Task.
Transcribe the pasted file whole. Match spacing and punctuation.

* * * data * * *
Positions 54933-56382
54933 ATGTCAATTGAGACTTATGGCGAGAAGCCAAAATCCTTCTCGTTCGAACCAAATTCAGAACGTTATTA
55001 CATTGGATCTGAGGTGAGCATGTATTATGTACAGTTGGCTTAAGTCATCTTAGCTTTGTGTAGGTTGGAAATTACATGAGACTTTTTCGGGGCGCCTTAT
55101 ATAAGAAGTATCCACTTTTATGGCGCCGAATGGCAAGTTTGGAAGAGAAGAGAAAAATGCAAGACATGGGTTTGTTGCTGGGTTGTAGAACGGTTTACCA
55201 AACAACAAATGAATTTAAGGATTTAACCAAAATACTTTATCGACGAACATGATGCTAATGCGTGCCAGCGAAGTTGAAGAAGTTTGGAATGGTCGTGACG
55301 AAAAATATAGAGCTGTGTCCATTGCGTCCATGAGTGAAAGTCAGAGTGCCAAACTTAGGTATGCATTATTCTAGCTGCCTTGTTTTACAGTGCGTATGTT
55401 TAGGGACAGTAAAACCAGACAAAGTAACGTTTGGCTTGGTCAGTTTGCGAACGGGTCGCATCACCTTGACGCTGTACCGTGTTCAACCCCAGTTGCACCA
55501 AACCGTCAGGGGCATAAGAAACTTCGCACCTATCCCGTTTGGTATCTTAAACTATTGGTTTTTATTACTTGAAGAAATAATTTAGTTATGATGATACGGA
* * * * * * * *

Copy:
Positions 54933-56382
54933 ATGTCAATTGAGACTTATGGCGAGAAGCCAAAATCCTTCTCGTTCGAACCAAATTCAGAACGTTATTA
55001 CATTGGATCTGAGGTGAGCATGTATTATGTACAGTTGGCTTAAGTCATCTTAGCTTTGTGTAGGTTGGAAATTACATGAGACTTTTTCGGGGCGCCTTAT
55101 ATAAGAAGTATCCACTTTTATGGCGCCGAATGGCAAGTTTGGAAGAGAAGAGAAAAATGCAAGACATGGGTTTGTTGCTGGGTTGTAGAACGGTTTACCA
55201 AACAACAAATGAATTTAAGGATTTAACCAAAATACTTTATCGACGAACATGATGCTAATGCGTGCCAGCGAAGTTGAAGAAGTTTGGAATGGTCGTGACG
55301 AAAAATATAGAGCTGTGTCCATTGCGTCCATGAGTGAAAGTCAGAGTGCCAAACTTAGGTATGCATTATTCTAGCTGCCTTGTTTTACAGTGCGTATGTT
55401 TAGGGACAGTAAAACCAGACAAAGTAACGTTTGGCTTGGTCAGTTTGCGAACGGGTCGCATCACCTTGACGCTGTACCGTGTTCAACCCCAGTTGCACCA
55501 AACCGTCAGGGGCATAAGAAACTTCGCACCTATCCCGTTTGGTATCTTAAACTATTGGTTTTTATTACTTGAAGAAATAATTTAGTTATGATGATACGGA